The following is an excerpt from An Essential Guide to Interpersonal Communication, by Quentin Schultze and Diane Badzinski.
Being Mild-Mannered, Not Inflammatory
We speak and write with restraint, not with unbridled emotions. Recognizing that how we communicate is just as important as the actual words we use, we calm our souls even in the midst of emotionally charged conflicts. We avoid escalating conflicts. We’re temperate and measured, even when our own emotions start boiling. We practice self-control. Even when we’ve been wronged, we practice healthy rather than combative resistance. “Hate is for emergencies, like a fast battery charge; it is a quick fix like heroin,” writes Christian author and ethicist Lewis Smedes. “As a long-term energizer, it is unreliable. And in the end it kills.”
Being Gentle, Not Harsh
Our verbal and nonverbal communication is soft and gentle, not angry and brash. We think of our speech as a light breeze rather than a mighty hurricane. A gentle response to someone turns away wrath, but a harsh reply stirs up anger, says the writer of Proverbs. Blessed are the meek—the gentle. Harsh words rub salt into wounds. We speak with grace to those who hear us.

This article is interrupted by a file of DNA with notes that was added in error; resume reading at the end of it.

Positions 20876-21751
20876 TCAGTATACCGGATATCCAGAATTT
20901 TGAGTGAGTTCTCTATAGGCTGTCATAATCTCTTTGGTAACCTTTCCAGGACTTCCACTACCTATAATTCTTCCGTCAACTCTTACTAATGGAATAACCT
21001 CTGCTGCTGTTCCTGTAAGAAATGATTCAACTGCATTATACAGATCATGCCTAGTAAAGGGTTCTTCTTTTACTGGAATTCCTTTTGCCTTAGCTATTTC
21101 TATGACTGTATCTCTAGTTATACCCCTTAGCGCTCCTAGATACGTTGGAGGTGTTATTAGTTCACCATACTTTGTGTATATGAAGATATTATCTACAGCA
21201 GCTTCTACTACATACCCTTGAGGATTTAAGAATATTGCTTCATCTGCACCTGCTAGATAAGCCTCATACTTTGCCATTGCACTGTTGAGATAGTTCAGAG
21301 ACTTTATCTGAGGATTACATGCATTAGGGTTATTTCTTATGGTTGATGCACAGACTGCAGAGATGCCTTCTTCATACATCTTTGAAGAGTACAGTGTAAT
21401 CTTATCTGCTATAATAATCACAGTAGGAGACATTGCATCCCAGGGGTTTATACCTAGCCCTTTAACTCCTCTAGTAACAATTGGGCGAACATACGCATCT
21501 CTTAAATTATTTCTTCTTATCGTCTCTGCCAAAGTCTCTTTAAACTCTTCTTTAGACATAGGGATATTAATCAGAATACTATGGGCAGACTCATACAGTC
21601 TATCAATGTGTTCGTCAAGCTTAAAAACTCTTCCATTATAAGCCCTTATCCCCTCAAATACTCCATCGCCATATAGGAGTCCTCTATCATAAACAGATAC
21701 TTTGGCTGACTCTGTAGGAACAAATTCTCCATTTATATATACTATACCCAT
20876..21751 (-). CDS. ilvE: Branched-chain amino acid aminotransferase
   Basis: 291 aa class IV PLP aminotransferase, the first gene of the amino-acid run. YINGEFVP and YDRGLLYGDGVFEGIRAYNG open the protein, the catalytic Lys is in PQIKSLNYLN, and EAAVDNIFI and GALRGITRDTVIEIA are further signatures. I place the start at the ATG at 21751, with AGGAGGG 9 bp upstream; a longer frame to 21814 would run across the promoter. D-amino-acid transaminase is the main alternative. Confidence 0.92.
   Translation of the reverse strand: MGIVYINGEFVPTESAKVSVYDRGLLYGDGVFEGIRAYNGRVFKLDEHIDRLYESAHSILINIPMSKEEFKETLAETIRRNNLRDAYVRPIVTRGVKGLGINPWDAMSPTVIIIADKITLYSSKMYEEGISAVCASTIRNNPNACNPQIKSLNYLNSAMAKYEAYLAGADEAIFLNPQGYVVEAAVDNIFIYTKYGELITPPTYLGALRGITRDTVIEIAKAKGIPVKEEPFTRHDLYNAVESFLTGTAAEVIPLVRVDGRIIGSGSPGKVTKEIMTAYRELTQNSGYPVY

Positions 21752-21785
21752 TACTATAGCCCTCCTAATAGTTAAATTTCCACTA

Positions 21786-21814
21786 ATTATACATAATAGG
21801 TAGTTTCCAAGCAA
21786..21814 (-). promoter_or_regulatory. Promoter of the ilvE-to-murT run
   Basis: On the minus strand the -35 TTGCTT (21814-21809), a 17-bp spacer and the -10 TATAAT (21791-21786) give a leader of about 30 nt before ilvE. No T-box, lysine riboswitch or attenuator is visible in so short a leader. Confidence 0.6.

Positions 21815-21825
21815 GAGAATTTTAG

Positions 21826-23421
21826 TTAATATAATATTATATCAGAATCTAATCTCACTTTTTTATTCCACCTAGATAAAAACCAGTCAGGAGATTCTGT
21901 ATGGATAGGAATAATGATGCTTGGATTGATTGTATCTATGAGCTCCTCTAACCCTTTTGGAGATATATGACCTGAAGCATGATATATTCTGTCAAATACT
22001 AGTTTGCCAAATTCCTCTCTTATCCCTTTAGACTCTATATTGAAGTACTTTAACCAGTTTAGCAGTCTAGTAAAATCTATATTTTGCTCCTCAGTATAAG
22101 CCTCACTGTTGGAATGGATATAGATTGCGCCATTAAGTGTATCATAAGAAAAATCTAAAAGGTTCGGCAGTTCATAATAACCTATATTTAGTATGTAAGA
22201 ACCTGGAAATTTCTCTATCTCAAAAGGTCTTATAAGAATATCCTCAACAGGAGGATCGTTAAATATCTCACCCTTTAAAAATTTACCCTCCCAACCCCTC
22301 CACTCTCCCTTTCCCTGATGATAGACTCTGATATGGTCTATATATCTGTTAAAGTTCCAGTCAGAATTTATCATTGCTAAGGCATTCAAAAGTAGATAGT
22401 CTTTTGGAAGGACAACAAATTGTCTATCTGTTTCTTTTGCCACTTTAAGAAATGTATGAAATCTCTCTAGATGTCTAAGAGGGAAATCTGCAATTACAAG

Being Inviting, Not Threatening
We convey a sense of being open to and interested in others. We avoid being the kinds of people who frighten or intimidate others. We’re personally hospitable in our hearts and minds. We win people over by first empathizing with them and then communicating with them, not at them.
Being Cooperative, Not Confrontational
Peaceful communicators seek common ground for conversation, not arguments to win. We’re interested in working with others rather than demanding that they agree with us. We welcome collaboration. We’re open to win-win compromises. Peaceful communication avoids warlike rhetoric about battles and enemies. This isn’t easy because popular culture fosters a warlike atmosphere with winners and losers. “When was the last time you went to see a movie about peace?” asks theologian Stanley Hauerwas. “War has seized our imagination.”
Being Patient, Not Hasty
Communicating for shalom, we accept the long view of nurturing our relationships rather than the short view of quickly resolving all of our conflicts and eliminating all misunderstanding. A fool is hotheaded and reckless, says Proverbs. We admit that communication is complex and needs sensitive, thoughtful consideration. Nuances are important. Getting to know each other takes time. We’re patiently on guard against quickly stereotyping others. We accept others’ need for time too. We’re generous with our time when our neighbor says, “I need time to think about it” or “I can’t discuss it right now.” As long as two persons keep talking, they are not totally hostile.
©2015 by Quentin Schultze and Diane Badzinski. Published by Baker Academic. Unauthorized use of this material without express written permission is strictly prohibited.
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